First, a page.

Quote of the Day

“The wrong turn we’ve taken in economic policy — our obsession with debt and ‘entitlements,’ when we should have been focused on jobs and opportunity– was of course, driven in part by the power of wealthy vested interest.  but it wasn’t just raw power.  The fiscal scolds also benefited from a sort of ideological monopoly:  for several years you just weren’t considered serious in Washington unless you worshipped at the altar of Simpson and Bowles.

“Now, however, we have the president of the United States breaking ranks, finally sounding like the progressive many of his supporters thought they were backing in 2008.  This is going to change the discourse — and, eventually, I believe, actual policy.”

Paul Krugman, “Obama Gets Real,” NYT

It’s been so frustrating to me that during and since the Great Recession, we’ve sacrificed growth by focusing too much on each year’s deficit and the national debt.  Of course, deficits were going to spike when unemployment was so high and we were paying out so much more for unemployment benefits, food stamps, Medicaid, etc. and taking in so much less in revenues.  But we behaved as if that was not just a temporary circumstance, but our long-term destiny, and thus prolonged and deepened that temporary state, weakening us as a country and cruelly crushing a whole lot of families unnecessarily.  Keynes is (still) right, Paul Ryan is wrong, and Ayn Rand was a novelist, not an economist.  It’s time for the Prez and the Dems to lead us out of this economic wilderness.

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Europe Sees the Light, as U. S. Opts for Darkness

The misguided GOP focus on deficits and austerity in the U. S. is messing up the whole world’s economy.  From the NYT*:

“The Europeans lately have slightly eased their austerity policies, after four years of deep spending cuts and rising taxes that many economists blame for keeping the Continent in recession long after America’s ended.

“And the Obama administration, after years of pressing Europe to adopt American-style stimulus measures, is now presiding — if reluctantly — over European -style austerity that is measurably slowing its recovery. …

“The new reality in the Unites States reduces the president’s already limited leverage in his fiscal debate with Europeans…even as Europe’s woes continue to act as a drag on its trading partners, including the United States.”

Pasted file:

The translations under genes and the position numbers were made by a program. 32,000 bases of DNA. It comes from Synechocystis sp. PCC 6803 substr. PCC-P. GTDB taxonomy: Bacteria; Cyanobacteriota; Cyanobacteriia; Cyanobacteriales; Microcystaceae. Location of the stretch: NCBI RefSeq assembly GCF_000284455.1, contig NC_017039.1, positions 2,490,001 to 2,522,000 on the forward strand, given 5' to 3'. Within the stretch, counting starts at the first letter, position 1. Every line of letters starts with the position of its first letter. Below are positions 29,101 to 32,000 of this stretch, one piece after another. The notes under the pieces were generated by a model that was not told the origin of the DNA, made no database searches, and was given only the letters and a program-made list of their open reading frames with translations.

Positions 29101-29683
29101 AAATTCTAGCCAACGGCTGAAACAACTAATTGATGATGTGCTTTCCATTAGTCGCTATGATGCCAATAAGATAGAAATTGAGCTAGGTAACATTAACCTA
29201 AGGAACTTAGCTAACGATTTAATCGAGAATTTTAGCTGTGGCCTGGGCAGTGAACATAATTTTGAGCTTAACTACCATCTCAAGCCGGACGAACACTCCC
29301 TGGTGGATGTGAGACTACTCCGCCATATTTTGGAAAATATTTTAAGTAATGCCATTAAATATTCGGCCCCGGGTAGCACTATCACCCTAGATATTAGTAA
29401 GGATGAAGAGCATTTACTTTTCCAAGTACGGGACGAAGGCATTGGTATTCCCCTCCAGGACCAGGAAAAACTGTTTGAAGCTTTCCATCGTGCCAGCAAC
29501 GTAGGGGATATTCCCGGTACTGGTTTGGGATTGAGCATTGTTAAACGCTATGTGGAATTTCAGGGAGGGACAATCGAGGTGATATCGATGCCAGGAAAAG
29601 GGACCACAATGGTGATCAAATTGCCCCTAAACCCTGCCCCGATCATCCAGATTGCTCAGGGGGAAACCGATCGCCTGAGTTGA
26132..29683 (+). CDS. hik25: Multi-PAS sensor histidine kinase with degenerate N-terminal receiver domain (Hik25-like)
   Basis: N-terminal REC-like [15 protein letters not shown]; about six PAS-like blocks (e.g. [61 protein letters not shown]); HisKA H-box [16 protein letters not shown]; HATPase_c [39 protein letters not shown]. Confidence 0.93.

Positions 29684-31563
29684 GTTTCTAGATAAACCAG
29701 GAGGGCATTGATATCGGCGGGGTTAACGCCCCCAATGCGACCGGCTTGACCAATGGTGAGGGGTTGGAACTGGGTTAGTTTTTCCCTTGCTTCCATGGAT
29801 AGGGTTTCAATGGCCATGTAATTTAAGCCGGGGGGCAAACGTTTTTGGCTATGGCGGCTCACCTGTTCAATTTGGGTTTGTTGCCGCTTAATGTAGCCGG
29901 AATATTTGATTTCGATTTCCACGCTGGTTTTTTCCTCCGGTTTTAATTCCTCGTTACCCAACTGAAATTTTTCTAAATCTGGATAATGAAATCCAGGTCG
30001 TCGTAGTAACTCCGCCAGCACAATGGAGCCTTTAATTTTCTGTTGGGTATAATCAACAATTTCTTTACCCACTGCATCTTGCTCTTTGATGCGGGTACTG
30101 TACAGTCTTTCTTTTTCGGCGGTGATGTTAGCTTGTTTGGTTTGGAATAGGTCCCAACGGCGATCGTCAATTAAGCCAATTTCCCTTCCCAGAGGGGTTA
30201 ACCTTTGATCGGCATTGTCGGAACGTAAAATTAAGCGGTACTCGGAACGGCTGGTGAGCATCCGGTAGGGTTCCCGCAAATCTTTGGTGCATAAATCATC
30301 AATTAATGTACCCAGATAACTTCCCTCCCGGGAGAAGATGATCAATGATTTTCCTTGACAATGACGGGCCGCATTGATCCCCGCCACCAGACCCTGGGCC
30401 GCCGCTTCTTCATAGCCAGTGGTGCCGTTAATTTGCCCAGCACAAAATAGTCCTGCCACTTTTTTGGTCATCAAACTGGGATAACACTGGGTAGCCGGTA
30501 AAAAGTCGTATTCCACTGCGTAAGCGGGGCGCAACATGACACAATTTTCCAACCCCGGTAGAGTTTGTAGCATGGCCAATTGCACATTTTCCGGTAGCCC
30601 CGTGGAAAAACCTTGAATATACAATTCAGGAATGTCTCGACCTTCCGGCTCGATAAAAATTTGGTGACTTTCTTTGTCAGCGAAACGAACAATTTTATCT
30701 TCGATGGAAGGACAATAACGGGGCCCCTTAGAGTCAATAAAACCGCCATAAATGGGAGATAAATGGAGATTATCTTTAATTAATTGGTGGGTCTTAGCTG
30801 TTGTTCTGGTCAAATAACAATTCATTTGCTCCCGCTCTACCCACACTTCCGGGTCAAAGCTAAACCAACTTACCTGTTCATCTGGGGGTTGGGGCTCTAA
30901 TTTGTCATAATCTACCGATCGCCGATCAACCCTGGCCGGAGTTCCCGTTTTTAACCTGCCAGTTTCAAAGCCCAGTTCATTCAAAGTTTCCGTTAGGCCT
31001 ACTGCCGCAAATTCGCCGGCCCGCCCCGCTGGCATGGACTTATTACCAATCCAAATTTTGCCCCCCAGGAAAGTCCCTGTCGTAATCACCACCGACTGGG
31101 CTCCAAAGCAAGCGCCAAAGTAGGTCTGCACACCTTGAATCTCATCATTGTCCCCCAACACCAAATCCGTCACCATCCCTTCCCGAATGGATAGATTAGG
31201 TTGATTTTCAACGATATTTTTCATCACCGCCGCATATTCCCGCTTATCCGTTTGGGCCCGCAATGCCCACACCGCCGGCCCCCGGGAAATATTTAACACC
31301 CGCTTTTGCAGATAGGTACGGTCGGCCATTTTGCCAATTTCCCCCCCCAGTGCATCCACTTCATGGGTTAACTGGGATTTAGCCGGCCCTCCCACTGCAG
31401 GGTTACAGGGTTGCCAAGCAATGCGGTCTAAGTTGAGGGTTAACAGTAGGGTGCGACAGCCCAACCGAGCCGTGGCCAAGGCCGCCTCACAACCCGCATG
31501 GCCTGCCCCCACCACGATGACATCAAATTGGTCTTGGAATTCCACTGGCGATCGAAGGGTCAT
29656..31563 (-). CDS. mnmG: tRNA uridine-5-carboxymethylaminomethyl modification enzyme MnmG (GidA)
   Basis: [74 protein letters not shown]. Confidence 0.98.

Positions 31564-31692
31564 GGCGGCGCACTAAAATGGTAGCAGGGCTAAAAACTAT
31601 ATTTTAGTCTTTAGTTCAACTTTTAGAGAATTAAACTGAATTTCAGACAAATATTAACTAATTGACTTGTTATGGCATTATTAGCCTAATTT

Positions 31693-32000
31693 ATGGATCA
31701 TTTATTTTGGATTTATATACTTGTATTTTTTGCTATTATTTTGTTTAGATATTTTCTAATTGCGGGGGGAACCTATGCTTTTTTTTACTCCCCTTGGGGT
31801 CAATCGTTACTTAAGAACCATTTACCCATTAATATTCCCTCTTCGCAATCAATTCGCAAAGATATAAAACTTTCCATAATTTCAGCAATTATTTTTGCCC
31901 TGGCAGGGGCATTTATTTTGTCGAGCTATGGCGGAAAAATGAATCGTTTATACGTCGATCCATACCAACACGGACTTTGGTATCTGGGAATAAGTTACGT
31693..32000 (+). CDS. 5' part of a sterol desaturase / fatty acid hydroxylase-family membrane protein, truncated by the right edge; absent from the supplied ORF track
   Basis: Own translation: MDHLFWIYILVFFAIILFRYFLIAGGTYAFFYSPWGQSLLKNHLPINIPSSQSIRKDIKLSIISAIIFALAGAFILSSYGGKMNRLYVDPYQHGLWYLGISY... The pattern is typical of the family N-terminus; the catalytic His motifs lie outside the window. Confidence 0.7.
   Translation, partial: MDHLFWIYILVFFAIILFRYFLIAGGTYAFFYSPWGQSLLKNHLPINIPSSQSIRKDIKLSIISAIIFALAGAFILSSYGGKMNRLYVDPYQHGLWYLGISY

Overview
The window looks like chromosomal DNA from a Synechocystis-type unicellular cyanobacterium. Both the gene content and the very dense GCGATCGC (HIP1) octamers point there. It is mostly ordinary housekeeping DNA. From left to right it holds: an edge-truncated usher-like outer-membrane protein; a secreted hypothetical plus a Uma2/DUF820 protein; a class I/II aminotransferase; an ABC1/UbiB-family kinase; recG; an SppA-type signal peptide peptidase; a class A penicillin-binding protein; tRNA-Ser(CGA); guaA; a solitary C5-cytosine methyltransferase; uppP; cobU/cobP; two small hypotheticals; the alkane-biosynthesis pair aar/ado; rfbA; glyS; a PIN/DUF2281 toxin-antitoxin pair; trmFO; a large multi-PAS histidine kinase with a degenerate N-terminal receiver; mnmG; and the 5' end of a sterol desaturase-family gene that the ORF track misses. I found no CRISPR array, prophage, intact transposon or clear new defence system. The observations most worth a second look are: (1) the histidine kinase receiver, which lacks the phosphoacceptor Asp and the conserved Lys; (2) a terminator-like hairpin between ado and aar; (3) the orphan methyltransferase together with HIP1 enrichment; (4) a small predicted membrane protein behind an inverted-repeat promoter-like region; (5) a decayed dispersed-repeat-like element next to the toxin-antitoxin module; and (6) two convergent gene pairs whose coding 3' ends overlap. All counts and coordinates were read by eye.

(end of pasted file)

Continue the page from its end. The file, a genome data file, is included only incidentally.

I would force every Republican member of Congress to write “Keynes was right” on the blackboard 1,000 times.

*  “Lines Blur in U.S.-Europe Debate on Austerity,” Jackie Calmes

This Is What a Recovery Looks Like

When housing collapses, it doesn’t really matter whether Democrats or Republicans are in charge, the economy is going to be awful until that powerful sector recovers.  I believe Keynesian measures hasten that day, but hard times are inevitable.

Housing is finally coming back — rather than being a drag on the economy, a drain on GDP,  it’s now beginning to perform its engine function.  It thinks it can, it thinks it can…

That’s why we see Home Depot announce that they are adding 10,000 jobs for the spring season.

As housing goes, so goes the nation.

Besides literal green shoots this spring, I expect many more figurative ones.

The Best Article in a Decade

Wherever you live on the political spectrum, you absolutely must, must read Bruce Bartlett’s truly amazing article, “Revenge of the Reality-Based Community,” in The American Conservative.

He talks about the censorship that the right, especially Rupert Murdoch, has tried to impose on him and about how this former supply-sider has come to agree with Paul Krugman on how to deal with the Great Recession.

A little background if you don’t know Bartlett.  He worked for Congressman Jack Kemp, for Heritage, in the second-term Reagan White House, at Treasury under Bush 41, for Cato, and wrote for all the top-line conservative publications.

Some excepts: